Perhaps the biggest impact of the closure of Shevlin-Hixon was that harvest levels in central Oregon were finally brought back more in line with what the forests could sustain, and the Brooks-Scanlon mill was kept in operation in Bend for another forty or so years before finally closing down. Today Bend is one of the fastest growing cities in the state of Oregon, and it has left much of its timber heritage behind. The forests logged off by Shevlin-Hixon have grown back into new forests, and the current residents are more inclined to let these "virgin" forests stand than those who came before.

Shevlin-Hixon #5 at Chemult waiting for permission to enter the Great Northern main line. Jerry Lamper collection.

One of the few surviving Shevlin-Hixon artifacts is this camp car body at the High Desert Museum south of Bend. The car would have originally been mounted on wheels but lost those by the 1920s. The boards protruding from the end of the car just below the roof peak were used to guide cables used to lift the car onto flatcars during camp movements.

Among the most overt traces of Shevlin-Hixon's operations in Bend are place names, such as Shevlin Park out of town and the name of the road that passes through the middle of the old sawmill site.


Map of the Brooks-Scanlon and Shevlin-Hixon logging railroads south of Bend.

The Chemult logging railroad system.

Locomotive roster

Underlined numbers indicate a link to a page of pictures of that locomotive.

#1- Lima 3-Truck Shay, c/n 2821, blt 1915. Cylinders 11"x12", drivers 32", weight 59 tons, tractive effort 25,380 lbs. Purchased new. To Zimmerman, Wells Brown & Company, Portland, OR; to National Lumber & Mfg. Company, Hoquiam, WA; to Schafer Brothers Logging Company #12, Brady, WA; to Mullinix Brothers Logging Company #12, Pe Ell, WA, 1938.

#2- Baldwin 2-8-2, c/n 43210, blt 4/1916. Cylinders 18"x24", drivers 44", boiler pressure 180 lbs, weight 139,000 lbs., tractive effort 27,000 lbs. Purchased new. To Brooks-Scanlon 1950, but never re-lettered or re-numbered. Scrapped.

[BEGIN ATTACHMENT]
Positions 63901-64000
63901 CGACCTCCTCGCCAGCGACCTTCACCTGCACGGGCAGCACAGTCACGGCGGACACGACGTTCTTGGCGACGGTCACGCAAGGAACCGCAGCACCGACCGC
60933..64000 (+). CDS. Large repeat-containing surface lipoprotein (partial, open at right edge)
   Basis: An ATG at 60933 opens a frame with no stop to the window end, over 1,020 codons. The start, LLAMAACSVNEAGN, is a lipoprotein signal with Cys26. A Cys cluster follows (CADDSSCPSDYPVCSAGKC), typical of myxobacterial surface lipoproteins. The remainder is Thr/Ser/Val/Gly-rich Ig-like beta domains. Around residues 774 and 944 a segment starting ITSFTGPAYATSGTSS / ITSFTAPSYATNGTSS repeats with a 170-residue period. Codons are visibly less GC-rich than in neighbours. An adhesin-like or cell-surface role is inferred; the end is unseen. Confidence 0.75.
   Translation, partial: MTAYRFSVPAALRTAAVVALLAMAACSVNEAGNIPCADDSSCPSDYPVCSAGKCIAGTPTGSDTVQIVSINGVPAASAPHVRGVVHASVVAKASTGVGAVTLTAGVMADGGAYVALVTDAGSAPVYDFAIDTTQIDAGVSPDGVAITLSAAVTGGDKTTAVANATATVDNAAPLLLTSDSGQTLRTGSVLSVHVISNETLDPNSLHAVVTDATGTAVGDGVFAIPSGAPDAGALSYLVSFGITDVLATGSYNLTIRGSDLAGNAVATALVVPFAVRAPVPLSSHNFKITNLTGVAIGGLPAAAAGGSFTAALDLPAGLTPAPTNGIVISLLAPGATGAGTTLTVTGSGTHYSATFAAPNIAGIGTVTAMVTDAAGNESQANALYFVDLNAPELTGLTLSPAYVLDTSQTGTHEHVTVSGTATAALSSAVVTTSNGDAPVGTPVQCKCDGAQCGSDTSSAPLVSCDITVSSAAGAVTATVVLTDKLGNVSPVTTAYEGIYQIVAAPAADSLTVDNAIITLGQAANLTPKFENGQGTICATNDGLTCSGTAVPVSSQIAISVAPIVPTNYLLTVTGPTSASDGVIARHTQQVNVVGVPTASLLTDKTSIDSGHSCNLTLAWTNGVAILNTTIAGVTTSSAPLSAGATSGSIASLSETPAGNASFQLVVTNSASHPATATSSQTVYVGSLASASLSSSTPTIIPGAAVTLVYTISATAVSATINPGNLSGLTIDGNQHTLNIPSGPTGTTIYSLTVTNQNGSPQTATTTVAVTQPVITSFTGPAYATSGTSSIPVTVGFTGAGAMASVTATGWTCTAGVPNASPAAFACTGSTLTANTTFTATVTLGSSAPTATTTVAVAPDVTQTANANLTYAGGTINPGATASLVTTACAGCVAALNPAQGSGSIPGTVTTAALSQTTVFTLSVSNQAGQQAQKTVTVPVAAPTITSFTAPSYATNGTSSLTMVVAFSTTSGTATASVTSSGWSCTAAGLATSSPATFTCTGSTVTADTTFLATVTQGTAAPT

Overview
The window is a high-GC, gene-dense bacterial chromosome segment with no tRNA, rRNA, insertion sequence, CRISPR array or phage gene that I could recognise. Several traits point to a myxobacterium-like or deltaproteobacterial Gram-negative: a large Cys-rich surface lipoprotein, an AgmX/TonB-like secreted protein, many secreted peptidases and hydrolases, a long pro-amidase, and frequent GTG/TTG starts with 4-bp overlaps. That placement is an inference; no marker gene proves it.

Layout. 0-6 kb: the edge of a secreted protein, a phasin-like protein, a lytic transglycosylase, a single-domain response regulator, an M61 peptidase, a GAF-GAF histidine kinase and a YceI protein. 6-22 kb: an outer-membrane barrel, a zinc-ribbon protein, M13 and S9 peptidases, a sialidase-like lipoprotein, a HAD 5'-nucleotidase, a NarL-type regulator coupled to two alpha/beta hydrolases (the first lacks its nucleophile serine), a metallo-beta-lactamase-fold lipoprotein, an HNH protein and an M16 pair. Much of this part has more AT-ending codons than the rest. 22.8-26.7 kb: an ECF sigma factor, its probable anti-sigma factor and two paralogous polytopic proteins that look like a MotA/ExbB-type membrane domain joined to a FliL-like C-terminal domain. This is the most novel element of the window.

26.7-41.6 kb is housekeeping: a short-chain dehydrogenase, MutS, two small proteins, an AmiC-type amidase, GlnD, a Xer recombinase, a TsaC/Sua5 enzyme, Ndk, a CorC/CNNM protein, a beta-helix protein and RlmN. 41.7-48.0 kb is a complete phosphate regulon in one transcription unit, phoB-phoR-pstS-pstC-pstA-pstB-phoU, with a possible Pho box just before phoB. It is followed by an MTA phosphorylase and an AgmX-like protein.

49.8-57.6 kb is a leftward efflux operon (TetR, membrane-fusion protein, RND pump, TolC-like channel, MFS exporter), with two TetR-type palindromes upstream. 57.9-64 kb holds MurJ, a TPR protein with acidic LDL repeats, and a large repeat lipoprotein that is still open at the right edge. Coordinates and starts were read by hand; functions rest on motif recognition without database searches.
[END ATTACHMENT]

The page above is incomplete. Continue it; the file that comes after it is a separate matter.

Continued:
#3- Lima 3-Truck Shay, c/n 2941, blt 1917. Cyliners 12"x15", drivers 36", weight 75 tons, tractive effort 30,350 lbs. Purchased new. To Eagle Lumber Company, Westimber, OR; to C.H. Wheeler Company, Cochran, OR; to Blue Lake Logging Company, Cochran, OR, 1928; to Columbia Contract Company, Astoria, OR, 1932; Scrapped 1953.

#4- Baldwin 2-8-2, c/n 51907, blt 6/1919. Cylinders 18"x24", drivers 48", boiler pressure 170 lbs., weight 175,500 lbs, tractive effort 35,400 lbs. Purchased new. To Brooks-Scanlon 1950, only ex-Shevlin-Hixon locomotive re-lettered to reflect new ownership. Re-numbered "S-H 4" by B-S to avoid duplication with B-S's own #4. Scrapped.

#5- Baldwin 2-8-2, c/n 55805, blt 11/1922. Cylinders 18"x24", drivers 44", boiler pressure 185 lbs, weight 143,000 lbs, tractive effort 27,800 lbs. Purchase new. To Brooks-Scanlon 1950, but never re-lettered or re-numbered. Scrapped.

#6- Baldwin 2-8-2, c/n #56111, blt 2/1923. Cylinders 18"x24", drivers 44", boiler pressure 185 lbs., weight 143,000 lbs., tractive effort 27,800 lbs. Purchased new. To Brooks-Scanlon 1950, but never re-lettered or re-numbered. Scrapped.

#7- Baldwin 2-8-2, c/n 53251, blt 5/1920. Cylinders 19"x24", drivers 42", boiler pressure 185 lbs., tractive effort 32,500 lbs. Built as a 2-8-2T (square-rectangular water tanks mounted along the boiler, instead of the typical over the boiler arrangement) for Wisconsin Logging & Timber Company #7; to Shevlin-Hixon #7. S-H removed the water tanks and added a tender . To Brooks-Scanlon 1950, but never re-lettered or re-numbered. Scrapped.

#8- Baldwin 2-8-2, c/n 57708, blt 4/1924. Cylinders 20.5"x28", drivers 48", boiler pressure 170 lbs., weight 88 tons, tractive effort 35,400 lbs. Purchased new. To Brooks-Scanlon 1950, but never re-lettered or re-numbered. Scrapped.

Photos of the Shevlin-Hixon Lumber Company

Shevlin-Hixon Logging Equipment

Shevlin-Hixon Railroad Equipment

Log Train Photos

Log Camp Photos




"Railroad Logging in the Klamath Country". Jack Bowden, Oso Publishing, 2004.

"Green Gold: The incomplete, and probably inaccurate, history of the timber industry in parts of Central and Eastern Oregon from 1867 to near the present". Martin Gario Morisette, self published, 2005.


"Brooks-Scanlon, Inc." by Jack M. Holst, February 1970 Pacific RailNews: Pgs 4-17.

"Closing the Lumberman's Frontier: The Far Western Pine Country" by Thomas R. Cox, July 1994 Journal of the West: Pgs 59-66.